GeoSyntec Consultants10015 Old Columbia Road, Suite A-200Columbia, Maryland 21046
 
11. Contract or Grant No.
DTFH61-00-C-00109
 
13. Type of Report and Period Covered
Technical Manual, 2001-2002
 
12. Sponsoring Agency Name and Address
Office of Technology ApplicationOffice of Engineering/Bridge DivisionFederal Highway AdministrationU.S. Department of Transportation400 Seventh Street, S.W.Washington, D.C. 20590
 
14. Sponsoring Agency Code15. Supplementary Notes
FHWA Technical Consultant: J.A. DiMaggio, P.E. (HIBT-20)Contracting Officer Technical Representative (COTR): Chien-Tan Chang (HTA-22)
 
16. Abstract
This document presents information on the analysis, design, and construction of soil nail walls inhighway applications. The main objective is to provide practitioners in this field with sound and simplemethods and guidelines that will allow them to analyze, design, and construct safe and economicalstructures. This document updates information contained in FHWA-SA-96-069R (Byrne et al., 1998).The focus is on soil nailing techniques that are commonly used in the U.S. practice. The contents of this document include: an introduction, a chapter on applications and feasibility, descriptions andguidelines for field and laboratory testing in soil nailing applications, descriptions of the common U.S. practice, analysis and design of soil nail walls, chapters on contracting approach and technicalspecifications and design examples. Because of the popularity of the Allowable Stress Design (ASD)method [also known as Service Load Design (SLD)] among practitioners, the methods presented in thisdocument are based on the ASD method.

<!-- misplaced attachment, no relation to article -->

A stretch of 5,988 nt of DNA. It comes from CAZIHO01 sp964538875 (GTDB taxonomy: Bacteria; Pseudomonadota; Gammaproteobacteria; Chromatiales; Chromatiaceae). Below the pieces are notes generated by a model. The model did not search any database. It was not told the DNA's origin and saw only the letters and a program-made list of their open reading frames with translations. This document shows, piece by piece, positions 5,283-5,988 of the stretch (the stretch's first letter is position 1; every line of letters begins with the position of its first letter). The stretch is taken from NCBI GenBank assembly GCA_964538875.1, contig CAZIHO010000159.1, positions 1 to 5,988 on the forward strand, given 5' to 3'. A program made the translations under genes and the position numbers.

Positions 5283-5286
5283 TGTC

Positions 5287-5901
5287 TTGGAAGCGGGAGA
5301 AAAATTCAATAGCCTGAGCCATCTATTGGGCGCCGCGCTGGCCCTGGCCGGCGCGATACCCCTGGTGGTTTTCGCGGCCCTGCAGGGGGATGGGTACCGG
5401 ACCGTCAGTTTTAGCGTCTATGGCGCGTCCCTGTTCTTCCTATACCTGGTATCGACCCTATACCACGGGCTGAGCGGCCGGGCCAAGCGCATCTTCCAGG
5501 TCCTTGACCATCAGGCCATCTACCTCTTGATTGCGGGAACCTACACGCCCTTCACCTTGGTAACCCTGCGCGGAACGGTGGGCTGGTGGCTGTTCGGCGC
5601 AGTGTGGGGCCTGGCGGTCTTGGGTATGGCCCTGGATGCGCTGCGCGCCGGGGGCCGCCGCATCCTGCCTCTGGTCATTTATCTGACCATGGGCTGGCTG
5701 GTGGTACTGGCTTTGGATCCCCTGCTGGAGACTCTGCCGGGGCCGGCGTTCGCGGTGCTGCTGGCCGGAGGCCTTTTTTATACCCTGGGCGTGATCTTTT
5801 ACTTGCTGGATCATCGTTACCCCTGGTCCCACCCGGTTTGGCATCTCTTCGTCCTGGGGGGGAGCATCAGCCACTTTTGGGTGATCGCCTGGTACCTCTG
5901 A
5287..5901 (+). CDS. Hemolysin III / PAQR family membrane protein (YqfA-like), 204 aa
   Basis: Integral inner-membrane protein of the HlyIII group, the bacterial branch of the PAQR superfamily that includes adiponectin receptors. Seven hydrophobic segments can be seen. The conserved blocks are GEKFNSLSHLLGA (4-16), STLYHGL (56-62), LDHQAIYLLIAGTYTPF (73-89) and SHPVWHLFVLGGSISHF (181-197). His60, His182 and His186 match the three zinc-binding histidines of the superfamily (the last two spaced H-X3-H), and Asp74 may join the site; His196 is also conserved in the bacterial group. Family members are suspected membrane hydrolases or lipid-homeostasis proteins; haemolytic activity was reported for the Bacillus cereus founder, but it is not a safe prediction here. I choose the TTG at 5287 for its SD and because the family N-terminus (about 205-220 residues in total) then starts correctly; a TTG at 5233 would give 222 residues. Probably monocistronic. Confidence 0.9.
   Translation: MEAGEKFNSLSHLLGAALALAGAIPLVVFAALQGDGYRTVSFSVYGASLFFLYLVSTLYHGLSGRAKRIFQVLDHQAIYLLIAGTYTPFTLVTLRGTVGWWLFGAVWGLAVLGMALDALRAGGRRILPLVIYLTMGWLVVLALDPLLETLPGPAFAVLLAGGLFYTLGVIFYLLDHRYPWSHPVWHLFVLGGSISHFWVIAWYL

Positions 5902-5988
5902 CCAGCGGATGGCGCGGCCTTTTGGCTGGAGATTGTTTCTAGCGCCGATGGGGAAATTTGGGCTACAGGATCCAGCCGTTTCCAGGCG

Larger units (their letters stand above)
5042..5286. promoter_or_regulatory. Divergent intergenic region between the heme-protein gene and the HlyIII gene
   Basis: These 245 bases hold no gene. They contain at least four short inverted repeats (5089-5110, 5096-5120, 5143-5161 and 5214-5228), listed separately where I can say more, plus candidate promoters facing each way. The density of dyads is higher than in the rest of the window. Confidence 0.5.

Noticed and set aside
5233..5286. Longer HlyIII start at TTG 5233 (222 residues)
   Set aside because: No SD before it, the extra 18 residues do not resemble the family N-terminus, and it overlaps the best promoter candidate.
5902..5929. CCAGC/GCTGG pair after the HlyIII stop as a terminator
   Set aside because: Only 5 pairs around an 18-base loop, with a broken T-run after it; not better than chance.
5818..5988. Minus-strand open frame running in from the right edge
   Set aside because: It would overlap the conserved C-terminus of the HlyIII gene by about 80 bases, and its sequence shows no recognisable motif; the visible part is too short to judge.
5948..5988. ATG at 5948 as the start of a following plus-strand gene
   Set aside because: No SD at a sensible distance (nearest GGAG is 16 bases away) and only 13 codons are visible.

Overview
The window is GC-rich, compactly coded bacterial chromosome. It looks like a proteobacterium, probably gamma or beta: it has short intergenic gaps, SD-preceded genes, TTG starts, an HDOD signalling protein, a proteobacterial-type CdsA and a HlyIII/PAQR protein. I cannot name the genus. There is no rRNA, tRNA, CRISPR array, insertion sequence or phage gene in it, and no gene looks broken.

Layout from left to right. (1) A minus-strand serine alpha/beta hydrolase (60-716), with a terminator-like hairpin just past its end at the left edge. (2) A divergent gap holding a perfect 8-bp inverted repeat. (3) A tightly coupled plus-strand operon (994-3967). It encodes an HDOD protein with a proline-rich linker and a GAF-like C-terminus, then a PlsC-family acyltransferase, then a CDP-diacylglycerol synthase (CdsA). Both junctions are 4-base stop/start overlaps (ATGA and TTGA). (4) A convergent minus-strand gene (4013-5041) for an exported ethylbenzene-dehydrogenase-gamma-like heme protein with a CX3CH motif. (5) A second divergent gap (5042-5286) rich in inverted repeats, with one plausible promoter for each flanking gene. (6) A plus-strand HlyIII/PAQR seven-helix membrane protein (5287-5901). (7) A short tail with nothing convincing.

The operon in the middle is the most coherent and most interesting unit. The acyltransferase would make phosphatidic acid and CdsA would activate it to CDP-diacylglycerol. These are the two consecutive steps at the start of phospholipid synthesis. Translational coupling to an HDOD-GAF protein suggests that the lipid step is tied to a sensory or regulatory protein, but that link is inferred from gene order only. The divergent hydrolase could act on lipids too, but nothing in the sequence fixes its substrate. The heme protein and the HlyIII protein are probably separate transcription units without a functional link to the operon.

17. Key Word
soil nailing, soil nail walls, soil nail testing,shotcrete, soil nail wall design, soil nailingspecifications